What is your story? Share it in the comments!
If you are starting your first project, read this. It’s the biggest misconception I see in new Entrepreneurs.
There is a common misconception I see in almost every budding Entrepreneur (Me included) and it’s this: We over-value our ideas. Unfortunately, in 99.99% of cases, our idea is worthless; not bad, often it can be brilliant, but worthless all the same, and acting to protect it can severely hurt the more important part of running a project: Execution.
This usually manifests in the fear of having your idea stolen, hence the title of this post. In reality; ideas are cheap. It is the execution which is the challenge. Everyone has ideas, everyone has the same ideas, statistically no matter how awesome you think your idea is someone who has the capital to execute on it better than you also has the capital to hire people smarter than you to come up with their own ideas (which they don’t have much reason not to do over stealing yours).
To put it another way, an idea cannot do anything by itself, if you can do a good execution even with a bad idea you still get infinitely further than just an idea by itself. The Breakout ideas which become super successful seem like they are only so successful because of their idea, but that is survivorship bias; the most important thing that they had was a first class execution and the ones you hear about are the ones with a first class execution and an idea which is just good enough to put it above everything else with the same first class execution.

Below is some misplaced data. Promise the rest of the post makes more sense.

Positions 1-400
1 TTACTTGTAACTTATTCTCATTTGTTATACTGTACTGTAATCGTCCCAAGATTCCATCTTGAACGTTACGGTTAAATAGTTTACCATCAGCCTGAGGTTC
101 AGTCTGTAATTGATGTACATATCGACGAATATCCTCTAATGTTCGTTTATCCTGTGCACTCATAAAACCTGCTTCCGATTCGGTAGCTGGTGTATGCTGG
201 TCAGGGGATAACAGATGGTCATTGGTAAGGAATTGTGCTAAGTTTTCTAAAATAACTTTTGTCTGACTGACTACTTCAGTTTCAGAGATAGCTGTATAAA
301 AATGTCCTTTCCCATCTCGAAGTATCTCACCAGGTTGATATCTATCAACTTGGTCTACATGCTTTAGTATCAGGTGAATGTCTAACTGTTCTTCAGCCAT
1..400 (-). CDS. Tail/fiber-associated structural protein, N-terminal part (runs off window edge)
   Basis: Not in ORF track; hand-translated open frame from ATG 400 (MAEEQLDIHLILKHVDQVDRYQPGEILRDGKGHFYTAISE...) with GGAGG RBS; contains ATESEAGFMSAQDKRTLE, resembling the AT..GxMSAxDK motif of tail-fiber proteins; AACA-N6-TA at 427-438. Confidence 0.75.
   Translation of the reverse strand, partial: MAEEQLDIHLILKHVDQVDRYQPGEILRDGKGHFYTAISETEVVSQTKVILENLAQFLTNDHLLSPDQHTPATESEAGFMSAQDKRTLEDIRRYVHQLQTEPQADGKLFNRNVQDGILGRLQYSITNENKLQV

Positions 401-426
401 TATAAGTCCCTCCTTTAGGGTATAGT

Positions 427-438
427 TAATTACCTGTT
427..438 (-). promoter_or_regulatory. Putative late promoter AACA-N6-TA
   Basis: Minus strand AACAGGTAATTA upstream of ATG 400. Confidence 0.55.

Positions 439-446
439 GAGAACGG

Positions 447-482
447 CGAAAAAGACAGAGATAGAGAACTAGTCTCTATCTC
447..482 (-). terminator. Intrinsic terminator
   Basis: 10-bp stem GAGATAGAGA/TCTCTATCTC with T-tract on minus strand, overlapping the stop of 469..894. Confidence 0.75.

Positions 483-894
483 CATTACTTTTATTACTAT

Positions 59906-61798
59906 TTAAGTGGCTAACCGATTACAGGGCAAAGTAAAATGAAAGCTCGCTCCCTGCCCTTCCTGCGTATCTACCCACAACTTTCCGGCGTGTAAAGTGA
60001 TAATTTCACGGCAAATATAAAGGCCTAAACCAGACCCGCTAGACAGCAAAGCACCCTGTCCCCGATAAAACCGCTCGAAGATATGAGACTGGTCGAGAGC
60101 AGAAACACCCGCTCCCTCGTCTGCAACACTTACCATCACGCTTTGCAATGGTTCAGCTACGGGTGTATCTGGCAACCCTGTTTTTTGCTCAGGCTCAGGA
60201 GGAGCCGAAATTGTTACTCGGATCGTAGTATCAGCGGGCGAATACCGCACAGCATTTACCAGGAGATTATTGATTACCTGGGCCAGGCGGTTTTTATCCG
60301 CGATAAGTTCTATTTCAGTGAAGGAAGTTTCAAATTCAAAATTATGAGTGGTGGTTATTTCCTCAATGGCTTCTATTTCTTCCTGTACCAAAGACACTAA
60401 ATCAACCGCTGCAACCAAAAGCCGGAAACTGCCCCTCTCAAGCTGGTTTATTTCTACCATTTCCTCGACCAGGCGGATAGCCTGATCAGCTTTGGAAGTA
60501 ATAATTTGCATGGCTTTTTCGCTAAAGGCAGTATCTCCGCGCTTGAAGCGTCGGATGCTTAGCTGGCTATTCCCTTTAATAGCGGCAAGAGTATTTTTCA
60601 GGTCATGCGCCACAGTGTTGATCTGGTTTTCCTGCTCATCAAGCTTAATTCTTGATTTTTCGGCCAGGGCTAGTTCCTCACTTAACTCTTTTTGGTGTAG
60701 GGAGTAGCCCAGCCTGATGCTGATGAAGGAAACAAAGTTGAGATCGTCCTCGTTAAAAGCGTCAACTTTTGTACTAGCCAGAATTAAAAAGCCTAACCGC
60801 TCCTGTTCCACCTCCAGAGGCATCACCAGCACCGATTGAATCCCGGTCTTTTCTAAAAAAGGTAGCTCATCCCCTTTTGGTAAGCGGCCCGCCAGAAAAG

What is the difficult part in Entrepreneurship, or any business in general, is actually getting stuff done, and is why people value experience and past projects so highly, even if they ended up not being so successful. Organising people, motivating them and yourself, persevering through to see your project to completion is difficult, and what Entrepreneurs do. This is not even considering all the work that goes into the actual execution.
What if someone does steal my idea?
In most cases, they won’t, or it won’t matter much, but if it does, that isn’t even necessarily a bad thing. If you are a big company that’s one thing, but if you are really small, the “underdog” and someone bigger than you clearly copies your idea, the publicity you can get from exposing them is probably much more valuable than any damage from them using your idea in the first place.